Xerostomia or Dry Mouth

Mouth | General Practice | Xerostomia or Dry Mouth (Symptom)


Absence of the saliva is a common problem that may seem only a matter of discomfort, but dry mouth can affect the pleasure of eating and dental health. The medical term that defines dry mouth is xerostomia.

Dry mouth can cause problems because the saliva helps prevent tooth decay by limiting the growth of bacteria and food and helps removing the tartar and the plaque. Saliva increases the ability to feel the taste of food and facilitates swallowing. In addition, enzymes in saliva aid digestion. Although treatment depends on the cause, dry mouth is often a side effect of medication. The condition can be improved by adjusting the dosage or change medication.

If a person does not produce enough saliva, these signs and symptoms can appear: Dry mouth; Saliva that appears viscous, sticky; Cracks in the corners of mouth; Dry lips; Bad breath; Difficulty speaking and swallowing; Sore throat and painful; Altered sense of taste; Fungal infections of the mouth; Increased incidence of plaque, tooth decay and gum disease.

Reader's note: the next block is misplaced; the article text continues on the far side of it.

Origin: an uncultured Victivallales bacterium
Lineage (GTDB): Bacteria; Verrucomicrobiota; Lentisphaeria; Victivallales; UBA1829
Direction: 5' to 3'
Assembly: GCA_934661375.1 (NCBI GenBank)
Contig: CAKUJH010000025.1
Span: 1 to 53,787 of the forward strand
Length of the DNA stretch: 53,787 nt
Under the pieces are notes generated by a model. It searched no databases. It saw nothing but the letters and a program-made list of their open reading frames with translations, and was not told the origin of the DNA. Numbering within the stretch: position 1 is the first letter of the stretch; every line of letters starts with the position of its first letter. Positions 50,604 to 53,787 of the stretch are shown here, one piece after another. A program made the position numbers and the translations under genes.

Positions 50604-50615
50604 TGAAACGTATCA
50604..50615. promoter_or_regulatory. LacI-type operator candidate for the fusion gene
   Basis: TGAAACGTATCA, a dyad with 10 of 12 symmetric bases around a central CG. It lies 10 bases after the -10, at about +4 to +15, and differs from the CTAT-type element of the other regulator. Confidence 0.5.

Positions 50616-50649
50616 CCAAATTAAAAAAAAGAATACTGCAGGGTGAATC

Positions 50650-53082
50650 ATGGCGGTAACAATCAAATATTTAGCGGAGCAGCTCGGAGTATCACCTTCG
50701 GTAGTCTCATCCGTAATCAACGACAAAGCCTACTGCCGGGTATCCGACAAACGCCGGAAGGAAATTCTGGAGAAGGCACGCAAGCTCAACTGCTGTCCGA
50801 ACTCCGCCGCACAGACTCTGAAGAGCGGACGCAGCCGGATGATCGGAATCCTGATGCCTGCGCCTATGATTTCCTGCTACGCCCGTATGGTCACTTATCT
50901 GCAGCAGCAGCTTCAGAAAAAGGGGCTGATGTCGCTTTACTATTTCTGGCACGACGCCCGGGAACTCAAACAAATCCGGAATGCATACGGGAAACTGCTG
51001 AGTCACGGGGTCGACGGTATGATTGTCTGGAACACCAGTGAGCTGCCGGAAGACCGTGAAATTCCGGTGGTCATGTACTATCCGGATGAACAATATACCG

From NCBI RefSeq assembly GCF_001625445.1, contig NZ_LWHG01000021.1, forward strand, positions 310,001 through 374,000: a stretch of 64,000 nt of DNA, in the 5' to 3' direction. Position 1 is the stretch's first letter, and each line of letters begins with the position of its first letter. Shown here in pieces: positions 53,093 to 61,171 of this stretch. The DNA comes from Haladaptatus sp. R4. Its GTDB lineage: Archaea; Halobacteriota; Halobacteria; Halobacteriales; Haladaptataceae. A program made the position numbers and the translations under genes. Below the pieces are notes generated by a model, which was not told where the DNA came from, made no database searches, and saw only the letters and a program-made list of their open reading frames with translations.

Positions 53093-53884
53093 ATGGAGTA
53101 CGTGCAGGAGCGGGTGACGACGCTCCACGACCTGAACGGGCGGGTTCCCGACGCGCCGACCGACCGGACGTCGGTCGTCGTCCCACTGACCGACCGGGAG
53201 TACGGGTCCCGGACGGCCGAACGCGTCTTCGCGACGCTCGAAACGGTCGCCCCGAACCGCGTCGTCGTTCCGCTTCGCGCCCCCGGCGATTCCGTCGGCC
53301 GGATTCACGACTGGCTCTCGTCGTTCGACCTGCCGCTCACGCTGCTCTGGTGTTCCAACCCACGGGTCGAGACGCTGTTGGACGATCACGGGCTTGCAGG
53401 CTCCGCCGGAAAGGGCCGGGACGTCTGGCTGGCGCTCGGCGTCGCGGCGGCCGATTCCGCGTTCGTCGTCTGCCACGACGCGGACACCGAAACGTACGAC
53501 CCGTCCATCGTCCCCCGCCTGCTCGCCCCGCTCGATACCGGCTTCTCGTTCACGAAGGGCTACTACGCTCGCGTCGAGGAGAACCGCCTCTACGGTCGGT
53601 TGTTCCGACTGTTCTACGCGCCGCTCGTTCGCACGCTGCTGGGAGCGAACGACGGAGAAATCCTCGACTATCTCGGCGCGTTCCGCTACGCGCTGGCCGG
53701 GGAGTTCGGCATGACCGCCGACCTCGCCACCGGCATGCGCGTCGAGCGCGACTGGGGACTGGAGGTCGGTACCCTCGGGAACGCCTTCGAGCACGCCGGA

Hundreds of medications, including some release without prescription, have the side effect dry mouth. The types of drugs more likely to cause such problems are some medications used to treat depression and anxiety, antihistamines, decongestants, antihypertensive, muscle relaxants, drugs used to treat urinary incontinence and Parkinson disease. Age is not in itself a risk factor for developing this condition.

However, the elderly have a higher incidence in the use of drugs which have side effects dry mouth and are more prone to diseases that involve this. Chemotherapy drugs can alter the nature and amount of saliva produced. Radiation to the head and neck can damage salivary glands, causing a significant decrease of saliva production. Any trauma or surgery that causes nerve damage in head and neck can cause dry mouth.

Dry mouth can be a consequence of other medical conditions - or their treatments - including the autoimmune disease Sjogrens syndrome, diabetes, Parkinson disease, HIV / AIDS, anxiety disorders and depression. Stroke and Alzheimer disease can cause dry mouth, salivary glands function normally though. Snoring and breathing with open mouth can contribute to this problem.


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